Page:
Psychology is a vast discipline and therefore, graduate study in psychology encompasses a wide variety of topics. It is important for prospective students to identify their particular area of interest and then search for programs that have faculty members working in this area, as they will be the ones to guide and shape your graduate education. Graduate programs in psychology include:
- Behavior analysis/ therapy
- Behavioral medicine
- Behavioral neuroscience
- Clinical psychology
- Cognitive psychology
- Community psychology
- Counseling psychology
- Developmental psychology
- Educational psychology
- Experimental psychology
- Industrial/ organizational psychology
- Marriage & family therapy
- Mental retardation
- Psychiatry (medical school)
- School psychology
- Sensation & perception
- Social psychology
- Social work (clinical)
- Sports psychology
APA Divisions explains more about these programs.
Considerations in selecting a school
There are a wide variety of considerations that one must make when choosing graduate programs to apply to.
- Type of program: Doctoral programs are often more competitive than master's programs, Clinical programs are more competitive than other types of programs and Ph.D. programs are more competitive than Psy.D. programs. Therefore, when selecting programs to apply to, it is best to choose a variety of Doctoral, Masters, and program types. This will increase your chances of being accepted into at least one program and will give you options to choose from when making the final decision. If you are absolutely sure you want to get a Ph.D. but are not accepted into a program, think about getting a Masters and then reapplying. The master's degree will increase your marketability as a candidate (be aware that you may need to complete certain requirements when transferring into a Ph.D. program, such as defending your thesis again).
- Research interests: When searching for programs, it is important to find programs that have faculty members who are doing work within the areas that you are interested in. Essentially you are searching for a professor who is a good match for you, and this requires a lot of research on your part. Find articles in your area of interest and see where the authors are working and if they are affiliated with a graduate program. Read the faculty members Web pages, descriptions of their research/clinical work, articles and books that they have written, etc.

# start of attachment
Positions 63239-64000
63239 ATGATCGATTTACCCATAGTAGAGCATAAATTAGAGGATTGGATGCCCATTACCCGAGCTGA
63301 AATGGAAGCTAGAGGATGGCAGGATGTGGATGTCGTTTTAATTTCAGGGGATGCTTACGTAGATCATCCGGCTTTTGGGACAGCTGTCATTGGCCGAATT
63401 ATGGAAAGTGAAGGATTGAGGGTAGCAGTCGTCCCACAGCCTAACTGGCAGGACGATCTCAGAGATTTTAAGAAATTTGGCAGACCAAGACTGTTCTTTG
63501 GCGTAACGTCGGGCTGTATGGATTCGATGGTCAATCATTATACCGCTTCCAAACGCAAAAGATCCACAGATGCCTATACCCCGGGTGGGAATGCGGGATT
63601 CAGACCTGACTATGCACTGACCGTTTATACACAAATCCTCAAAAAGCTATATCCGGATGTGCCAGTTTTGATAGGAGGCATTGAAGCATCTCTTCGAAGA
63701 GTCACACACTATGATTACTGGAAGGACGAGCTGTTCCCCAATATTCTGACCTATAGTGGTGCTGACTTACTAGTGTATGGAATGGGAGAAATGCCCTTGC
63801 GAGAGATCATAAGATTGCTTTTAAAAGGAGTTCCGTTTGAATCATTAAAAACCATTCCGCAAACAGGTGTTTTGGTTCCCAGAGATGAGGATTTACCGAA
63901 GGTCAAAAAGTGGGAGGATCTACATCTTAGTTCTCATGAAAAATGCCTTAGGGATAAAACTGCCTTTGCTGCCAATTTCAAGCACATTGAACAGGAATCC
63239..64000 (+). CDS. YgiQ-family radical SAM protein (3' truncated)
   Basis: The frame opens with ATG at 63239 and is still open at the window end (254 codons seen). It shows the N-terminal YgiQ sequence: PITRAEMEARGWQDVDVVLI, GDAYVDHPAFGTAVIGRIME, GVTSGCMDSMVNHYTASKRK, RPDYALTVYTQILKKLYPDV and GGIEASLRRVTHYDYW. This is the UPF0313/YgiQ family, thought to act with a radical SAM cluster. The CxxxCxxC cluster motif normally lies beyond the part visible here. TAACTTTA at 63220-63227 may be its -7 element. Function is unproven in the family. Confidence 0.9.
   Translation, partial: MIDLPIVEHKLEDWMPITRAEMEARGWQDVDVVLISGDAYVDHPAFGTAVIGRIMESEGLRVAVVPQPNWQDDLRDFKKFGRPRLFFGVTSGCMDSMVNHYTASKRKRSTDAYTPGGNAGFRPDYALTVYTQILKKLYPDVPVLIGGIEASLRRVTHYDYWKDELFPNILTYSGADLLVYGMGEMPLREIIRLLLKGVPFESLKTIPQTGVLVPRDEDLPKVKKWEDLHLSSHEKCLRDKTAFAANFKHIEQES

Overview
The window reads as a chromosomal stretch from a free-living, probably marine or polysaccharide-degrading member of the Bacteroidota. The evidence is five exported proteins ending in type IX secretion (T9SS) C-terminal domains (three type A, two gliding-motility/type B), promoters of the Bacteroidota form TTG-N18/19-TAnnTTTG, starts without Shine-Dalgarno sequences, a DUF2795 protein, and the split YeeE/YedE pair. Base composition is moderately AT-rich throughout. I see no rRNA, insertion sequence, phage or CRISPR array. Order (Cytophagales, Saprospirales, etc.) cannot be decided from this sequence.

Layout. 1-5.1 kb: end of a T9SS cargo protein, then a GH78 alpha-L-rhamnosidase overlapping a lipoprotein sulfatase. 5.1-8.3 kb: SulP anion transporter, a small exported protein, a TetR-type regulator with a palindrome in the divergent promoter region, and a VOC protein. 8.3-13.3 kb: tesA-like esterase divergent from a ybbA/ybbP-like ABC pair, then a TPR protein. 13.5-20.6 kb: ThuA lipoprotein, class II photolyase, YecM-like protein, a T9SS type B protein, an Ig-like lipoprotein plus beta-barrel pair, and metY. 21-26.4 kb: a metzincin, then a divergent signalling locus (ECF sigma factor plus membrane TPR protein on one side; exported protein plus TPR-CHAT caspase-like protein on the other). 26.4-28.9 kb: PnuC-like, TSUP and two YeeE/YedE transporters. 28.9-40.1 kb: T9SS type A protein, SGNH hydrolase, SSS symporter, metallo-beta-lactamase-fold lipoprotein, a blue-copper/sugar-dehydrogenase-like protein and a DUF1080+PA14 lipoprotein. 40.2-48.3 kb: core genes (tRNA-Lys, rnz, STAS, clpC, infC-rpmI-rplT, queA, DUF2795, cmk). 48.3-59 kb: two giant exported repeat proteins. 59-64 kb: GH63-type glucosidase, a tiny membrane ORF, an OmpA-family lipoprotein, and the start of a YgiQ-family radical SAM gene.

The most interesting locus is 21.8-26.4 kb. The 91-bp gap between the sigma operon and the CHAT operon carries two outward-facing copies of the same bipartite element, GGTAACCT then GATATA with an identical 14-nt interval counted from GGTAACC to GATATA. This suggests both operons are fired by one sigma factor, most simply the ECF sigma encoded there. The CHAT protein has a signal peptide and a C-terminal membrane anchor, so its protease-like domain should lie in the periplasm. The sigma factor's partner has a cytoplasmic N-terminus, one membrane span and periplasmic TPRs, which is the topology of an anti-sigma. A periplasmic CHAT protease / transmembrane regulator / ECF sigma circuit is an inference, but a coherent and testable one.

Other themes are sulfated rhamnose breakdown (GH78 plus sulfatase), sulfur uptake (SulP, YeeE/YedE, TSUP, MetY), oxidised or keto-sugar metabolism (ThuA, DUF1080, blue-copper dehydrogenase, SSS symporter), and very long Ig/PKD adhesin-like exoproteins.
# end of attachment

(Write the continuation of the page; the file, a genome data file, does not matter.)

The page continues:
- Clinical opportunities: If your interests are applied in nature, it is important to find a faculty mentor who is working within your area of interest. You will want to find out a faculty member who is practicing within the clinic you would like to work in.
- Theoretical orientations: It is important to determine the theoretical orientation of the graduate program you are interested in applying to as this orientation will be a large factor in determining your experience in that program. Five common orientations include:
- Applied behavioral analysis/radical behavioral
- Family systems/systems
- Financial aid: An important consideration in choosing a program is the probability of financial support. Some types of common aid include tuition waivers, assistantships, assistantship and waiver, and graduate fellowships in addition to student loans. It is also important to know what duties would be expected of you by receiving these certain types of aid (e.g., teaching, research, etc.). Also, some schools require additional applications to be considered for different forms of financial aid so make sure you have the proper paperwork filled out when you apply for this program.
- Quality of life: Consider quality of life issues (e.g., geography of the school, it's surrounding community, attractions, proximity to family, etc.) as this is an area in which you will be spending the next two to six years and you want to make sure that it is an area where you can see yourself living.
Resources for researching graduate programs
- Graduate Study in Psychology (2011 Ed.)
- Insider's Guide to Graduate Programs in Clinical and Counseling Psychology (2008/2009 Ed.)
Both books are available in the psychology undergraduate advising office (2124 Wood).
Tips for success
- Do your research to find the programs and professors that are right for you, and apply to a wide variety of master's and doctorate programs.
- Talk with our faculty about your interests. These individuals are a wealth of information and may be able to direct you to certain professors and graduate programs that may be a good match for you.
- Try to make contact with potential professors you are interested in working with as a graduate student. Write a letter (or email) to them expressing your interest in their particular research area and request more information about the work that they are doing in their labs and if they will be taking graduate students in the upcoming year. Another method for getting to know a professor is to attend a professional conference in which they are presenting and introduce yourself.